- American Association for the Advancement of Science (2010)
- American Association for the Advancement of Science
Indiana University Bloomington
College of Arts and Sciences
Department of Biology
BIOGRAPHYRoger Innes is Professor and Chair of Biology at Indiana University Bloomington. His research interests include: Eukaryotic Cell Biology, Cytoskeleton and Signaling, Microbial Interactions and Pathogenesis, and Plant Molecular Biology. His PhD is from the University of Colorado (1988) and he completed postdoctoral work at the University of California, Berkeley (1988-1991).
Dr. Innes' research and lab work is primarily interested in understanding the genetic and biochemical basis of disease resistance in plants. Plants are able to specifically recognize pathogens and actively respond. We are investigating how this specific recognition is accomplished and how recognition is translated into a resistant response. Our research is funded by two grants from the NIH and has recently been featured in the European journal International Innovation.
To address these questions we take a molecular genetic approach. We use the small mustard Arabidopsis thaliana as our standard host plant, and the bacterial pathogen Pseudomonas syringae as our standard pathogen. Recognition of specific P. syringae strains by Arabidopsis is mediated by specific disease resistance ( R ) genes of Arabidopsis. These R genes are thought to encode receptors that detect a signal produced directly or indirectly by bacterial proteins that are injected into the plant cell. The molecular mechanism of this detection step is poorly understood, however. Understanding this mechanism is a major goal in plant biology as it will likely lead to new approaches for engineering disease resistance in plants, as well as provide critical insights into how pathogens evolve to escape recognition and cause disease.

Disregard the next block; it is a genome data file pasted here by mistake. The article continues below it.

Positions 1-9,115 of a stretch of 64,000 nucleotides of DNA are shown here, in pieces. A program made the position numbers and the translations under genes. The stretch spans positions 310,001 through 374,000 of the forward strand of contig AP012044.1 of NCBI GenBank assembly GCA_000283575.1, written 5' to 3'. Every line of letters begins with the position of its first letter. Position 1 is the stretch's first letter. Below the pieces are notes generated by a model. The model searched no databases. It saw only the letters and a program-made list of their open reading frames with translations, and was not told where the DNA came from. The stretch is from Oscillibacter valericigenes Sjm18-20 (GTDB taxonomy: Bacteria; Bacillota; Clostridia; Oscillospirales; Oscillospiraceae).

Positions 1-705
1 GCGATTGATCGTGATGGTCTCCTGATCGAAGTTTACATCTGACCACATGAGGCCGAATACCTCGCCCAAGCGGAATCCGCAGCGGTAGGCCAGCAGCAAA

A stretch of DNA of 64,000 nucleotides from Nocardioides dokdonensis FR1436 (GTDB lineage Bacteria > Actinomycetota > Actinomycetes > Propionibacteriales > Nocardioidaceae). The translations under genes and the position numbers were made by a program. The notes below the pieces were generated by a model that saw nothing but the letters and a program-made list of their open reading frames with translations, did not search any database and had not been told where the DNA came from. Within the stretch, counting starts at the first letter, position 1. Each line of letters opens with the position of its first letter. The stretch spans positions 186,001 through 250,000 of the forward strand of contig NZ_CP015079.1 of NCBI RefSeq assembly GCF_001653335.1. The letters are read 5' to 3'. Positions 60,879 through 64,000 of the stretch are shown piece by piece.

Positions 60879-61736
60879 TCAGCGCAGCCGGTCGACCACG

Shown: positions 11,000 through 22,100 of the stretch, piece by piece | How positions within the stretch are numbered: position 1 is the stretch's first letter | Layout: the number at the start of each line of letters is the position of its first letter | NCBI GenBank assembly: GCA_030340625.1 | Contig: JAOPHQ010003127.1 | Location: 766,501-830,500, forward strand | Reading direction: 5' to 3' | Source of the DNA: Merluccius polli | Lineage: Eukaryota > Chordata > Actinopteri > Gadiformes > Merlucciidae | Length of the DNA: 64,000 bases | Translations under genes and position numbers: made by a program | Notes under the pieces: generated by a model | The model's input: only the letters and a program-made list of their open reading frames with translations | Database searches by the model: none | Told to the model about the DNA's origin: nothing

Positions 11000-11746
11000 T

To uncover the molecular basis of pathogen recognition we have focused on identifying genes in both the plant and the pathogen that are required for the recognition event. This has been accomplished by screening for plant mutants that fail to respond to bacteria expressing specific effector proteins that are secreted into the plant cells. To date we have cloned two R genes ( RPM1 and RPS5 ) and have identified six additional genes ( PBS1 , PBS2 , PBS3 , EDR1 , EDR2 , and EDR3 ) believed to mediate signal transduction events. RPM1 and RPS5 belong to a very large gene family in plants. Each member of this family mediates recognition of a specific pathogen molecule. All members of this R gene family contain a nucleotide binding site (e.g. ATP) and leucine rich repeats (LRRs). The LRRs are thought to mediate protein:protein interactions, and may possibly participate in binding pathogen molecules or the targets of pathogen molecules. We have shown that the PBS1 protein is a target of the P. syringae protease AvrPphB, and that cleavage of PBS1 somehow activates the RPS5 protein. We are now using a combination of biochemical and genetic approaches to determine how this activation occurs. In addition, we have recently isolated a disease resistance gene from soybean, Rpg1 , that has the same specificity as RPM1 . We have shown that Rpg1 and RPM1 evolved independently in soybean and Arabidopsis, but recent data suggest that the recognition mechanism may be the same in soybean and Arabidopsis. These analyses may allow us to develop "designer R genes" that have novel specificities for use in real world agriculture.